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If they want to dance on Forrest's grave then they need to go to Forrest Park in Memphis - that's where he's buried. That statue gets vandalized regularly - the city of Hernando offered to take it off Memphis' hands if Memphis would pay the freight. It's darned heavy, though, and apparently the city doesn't want to pay! However, I think that particular statue should be protected under the graves laws. It's part of a grave and therefore grave goods.
 

DanF

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If they want to dance on Forrest's grave then they need to go to Forrest Park in Memphis - that's where he's buried. That statue gets vandalized regularly - the city of Hernando offered to take it off Memphis' hands if Memphis would pay the freight. It's darned heavy, though, and apparently the city doesn't want to pay! However, I think that particular statue should be protected under the graves laws. It's part of a grave and therefore grave goods.
does that make it a "grave" situation?

:D
 

Nathanb1

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If they want to dance on Forrest's grave then they need to go to Forrest Park in Memphis - that's where he's buried. That statue gets vandalized regularly - the city of Hernando offered to take it off Memphis' hands if Memphis would pay the freight. It's darned heavy, though, and apparently the city doesn't want to pay! However, I think that particular statue should be protected under the graves laws. It's part of a grave and therefore grave goods.

Yes and Mary Ann is buried there, too. Frankly, I think I might be a little nervous about messing with their grave!
 

diane

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Think good ol' Willie should have left his folks planted in Elmwood, though. Of course, he thought transplanting them under the statue - which is really a good one - was a fine thing. But his old man had put in a lot of time with the Elmwood cemetery, lots of his troops are buried there and his brothers - it's where he said he wanted to be, after all! Guess it goes in the no good deed goes unpunished category... :nah disagree:
 

JWheeler331

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It was stolen right after the Civil Rights march across the same bridge MLK marched across many years ago. The attorney Rose.....called for someone to steal it or trash it while on the radio. I guess some of her followers did so. She has been an enemy of that bust from day one.

Here are some pictures from last April when I was there for the Battle of Selma.

http://wheelerstudios.blogspot.com/2012/03/nathan-bedford-forrest-bust.html
 

Glorybound

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From the article :

"Attorney Faya Rose Toure, the most vocal Forrest critic in Selma, said she didn't have anything to do with the disappearance, but she is happy it happened and even volunteered to defend the guilty party or parties — if caught — "free of charge."

"(Forrest) was a domestic terrorist, and I think the man who took (the bust) did us all a favor," said Toure, formerly known as Rose Sanders, the wife of state Sen. Hank Sanders, D-Selma."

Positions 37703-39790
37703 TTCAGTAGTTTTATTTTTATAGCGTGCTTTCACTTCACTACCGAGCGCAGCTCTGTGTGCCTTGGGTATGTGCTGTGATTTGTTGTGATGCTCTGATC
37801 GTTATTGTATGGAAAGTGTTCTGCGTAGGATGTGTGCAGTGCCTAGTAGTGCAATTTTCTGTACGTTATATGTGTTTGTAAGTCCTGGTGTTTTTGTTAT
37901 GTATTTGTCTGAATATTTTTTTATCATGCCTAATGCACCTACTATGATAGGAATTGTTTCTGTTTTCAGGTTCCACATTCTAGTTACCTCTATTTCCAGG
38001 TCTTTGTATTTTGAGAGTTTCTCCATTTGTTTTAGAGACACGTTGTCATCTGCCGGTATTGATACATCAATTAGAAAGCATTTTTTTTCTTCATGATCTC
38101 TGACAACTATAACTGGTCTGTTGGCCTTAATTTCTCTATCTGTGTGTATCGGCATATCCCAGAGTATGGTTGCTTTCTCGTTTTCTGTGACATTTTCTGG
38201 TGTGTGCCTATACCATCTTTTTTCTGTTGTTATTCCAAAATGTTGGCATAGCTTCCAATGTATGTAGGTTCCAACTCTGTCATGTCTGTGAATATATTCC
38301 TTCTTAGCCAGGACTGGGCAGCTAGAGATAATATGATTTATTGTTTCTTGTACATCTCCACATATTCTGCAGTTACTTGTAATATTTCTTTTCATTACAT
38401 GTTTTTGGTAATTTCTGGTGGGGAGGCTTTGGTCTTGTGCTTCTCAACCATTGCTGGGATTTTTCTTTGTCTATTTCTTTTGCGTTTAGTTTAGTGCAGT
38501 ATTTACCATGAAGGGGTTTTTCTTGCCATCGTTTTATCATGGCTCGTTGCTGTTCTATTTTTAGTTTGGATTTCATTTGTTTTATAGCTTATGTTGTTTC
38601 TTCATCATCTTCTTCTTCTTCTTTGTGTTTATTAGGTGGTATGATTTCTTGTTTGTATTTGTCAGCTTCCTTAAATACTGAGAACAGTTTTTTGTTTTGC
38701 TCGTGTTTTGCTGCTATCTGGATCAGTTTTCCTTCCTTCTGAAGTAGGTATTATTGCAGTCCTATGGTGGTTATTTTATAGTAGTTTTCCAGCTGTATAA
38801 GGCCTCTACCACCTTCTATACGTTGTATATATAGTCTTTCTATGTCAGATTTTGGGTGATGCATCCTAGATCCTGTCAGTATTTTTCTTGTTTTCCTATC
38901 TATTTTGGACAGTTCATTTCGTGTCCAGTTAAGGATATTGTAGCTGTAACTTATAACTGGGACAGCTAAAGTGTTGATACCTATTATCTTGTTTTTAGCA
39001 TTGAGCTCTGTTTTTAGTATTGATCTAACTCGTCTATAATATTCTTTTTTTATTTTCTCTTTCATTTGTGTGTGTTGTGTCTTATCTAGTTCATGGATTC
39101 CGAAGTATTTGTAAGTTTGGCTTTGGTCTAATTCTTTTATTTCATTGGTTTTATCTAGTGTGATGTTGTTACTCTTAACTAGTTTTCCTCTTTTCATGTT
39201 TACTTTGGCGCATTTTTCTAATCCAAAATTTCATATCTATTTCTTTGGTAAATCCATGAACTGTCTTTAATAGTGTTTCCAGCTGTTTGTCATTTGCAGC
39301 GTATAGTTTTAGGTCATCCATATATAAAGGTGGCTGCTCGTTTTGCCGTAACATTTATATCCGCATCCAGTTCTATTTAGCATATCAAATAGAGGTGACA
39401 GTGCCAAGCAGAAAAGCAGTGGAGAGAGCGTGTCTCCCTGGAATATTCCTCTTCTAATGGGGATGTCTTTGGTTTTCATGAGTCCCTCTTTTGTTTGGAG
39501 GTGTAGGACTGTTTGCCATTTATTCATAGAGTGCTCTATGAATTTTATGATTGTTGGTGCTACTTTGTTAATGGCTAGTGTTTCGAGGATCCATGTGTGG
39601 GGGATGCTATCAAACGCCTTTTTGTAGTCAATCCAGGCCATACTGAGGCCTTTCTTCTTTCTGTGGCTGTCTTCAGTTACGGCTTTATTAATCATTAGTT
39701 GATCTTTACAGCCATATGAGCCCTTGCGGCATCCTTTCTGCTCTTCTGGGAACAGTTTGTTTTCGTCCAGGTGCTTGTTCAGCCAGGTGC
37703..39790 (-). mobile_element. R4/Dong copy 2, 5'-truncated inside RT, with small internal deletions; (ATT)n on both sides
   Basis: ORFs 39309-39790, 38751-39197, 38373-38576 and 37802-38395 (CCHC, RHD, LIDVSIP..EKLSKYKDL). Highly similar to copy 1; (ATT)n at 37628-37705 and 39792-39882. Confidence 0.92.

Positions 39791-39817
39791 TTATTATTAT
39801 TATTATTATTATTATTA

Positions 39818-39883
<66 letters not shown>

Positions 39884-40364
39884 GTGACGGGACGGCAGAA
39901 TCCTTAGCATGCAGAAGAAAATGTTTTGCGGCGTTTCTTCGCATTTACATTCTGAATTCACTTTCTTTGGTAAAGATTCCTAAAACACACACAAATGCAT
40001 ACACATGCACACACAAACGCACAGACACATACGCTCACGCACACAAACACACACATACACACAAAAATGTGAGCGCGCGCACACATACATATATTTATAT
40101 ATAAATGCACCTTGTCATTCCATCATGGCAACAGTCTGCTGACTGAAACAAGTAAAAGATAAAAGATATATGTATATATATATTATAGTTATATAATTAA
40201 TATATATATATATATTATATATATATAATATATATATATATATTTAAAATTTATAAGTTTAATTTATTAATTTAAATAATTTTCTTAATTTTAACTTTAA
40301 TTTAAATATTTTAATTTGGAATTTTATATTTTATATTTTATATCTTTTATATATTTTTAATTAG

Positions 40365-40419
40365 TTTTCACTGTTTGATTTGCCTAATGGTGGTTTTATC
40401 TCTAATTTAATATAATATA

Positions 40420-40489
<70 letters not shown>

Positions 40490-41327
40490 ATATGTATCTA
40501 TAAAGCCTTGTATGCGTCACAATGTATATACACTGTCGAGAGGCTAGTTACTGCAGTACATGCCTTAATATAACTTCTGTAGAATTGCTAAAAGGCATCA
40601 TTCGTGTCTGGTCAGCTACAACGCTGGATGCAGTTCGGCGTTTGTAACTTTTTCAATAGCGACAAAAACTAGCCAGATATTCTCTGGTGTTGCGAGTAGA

Also from the article:

"A group called "The Friends of Forrest" raised the $25,000 to pay for the monument, saying it represents a man of honor, gallantry and military leadership. In Ken Burns' acclaimed TV documentary, "The Civil War," historian Shelby Foote noted that America's bloodiest war produced "two authentic geniuses — Abraham Lincoln and Gen. Nathan Bedford Forrest."

"James Hammonds, who has helped direct the re-enactment each year and supplies his own artillery unit, said Forrest has been acknowledged "as one of the best fighting generals to come out of the Civil War on either side." Hammonds said he has told the police chief the "re-enacting community" has had a "keen interest" in the investigation "and I think he sees this as an economic crime."
 

DanF

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I think Forrest's Ghost took it. He would have had more pride and dignity Than to want it on that pedestal with the sophomoric campaign type slogans on it.

What did they do have a contest for third graders to come up with slogans for the monument?
 

whitworth

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Vandals will always find monuments as a target. Some are even attacking the air conditioner monuments attached to homes around the country.
I can understand the modern opposition. The monument probably didn't have room to indicate that Forrest actually lost his battle in Selma. And of course they probably made no mention of James H. Wilson, the young Union general who led the Union cavalry, armed with Spencer rifles, in new tactics, in his victory over Forrest.

Forrest might have been a genius. It just didn't work too well against Spencer rifles.
 

diane

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There's a letter from about ten years ago from a Charles Yow to the Friends of Forrest talking about the bust and it sounded like exactly the same stuff chewed again. Mr Yow, now deceased, was a civil rights activist lawyer who mainly dealt with Sioux issues and AIM. He also dealt with Southern rights - strangely blending the two at one point. He successfully defended some Cherokee students in Alabama who wanted to wear CBF t-shirts to high school. One of the things he pointed out was the officials of the city of Selma were using inflammatory rhetoric and fanning the flames of race issues - and, rightly, it was appalling to him that this type of thing should come from a government source and be sanctioned as correct. As we see in the current article, he would still have a point.

That said, the inscription on the pedestal is not exactly conducive to harmony of any sort. It's definitely as militant as anything and appears to be designed to start a fight, as it were. There are certainly more diplomatic ways of saying Forrest was a great guy without glorifying the Confederacy (which Forrest flatly said was dead as roadkill on April 9, 1865) and punctuating it with Deo Vindice - which appears to be a prayer already answered. There is no Confederacy.

It would be nice if both sides stopped using symbols like Forrest to poke each other in the eyeballs. It boils down to old Sherman got one thing right when he said there'd never be peace in Tennessee until Forrest was dead. Apparently there'll never be peace in Alabama or Mississippi, either - dead or alive!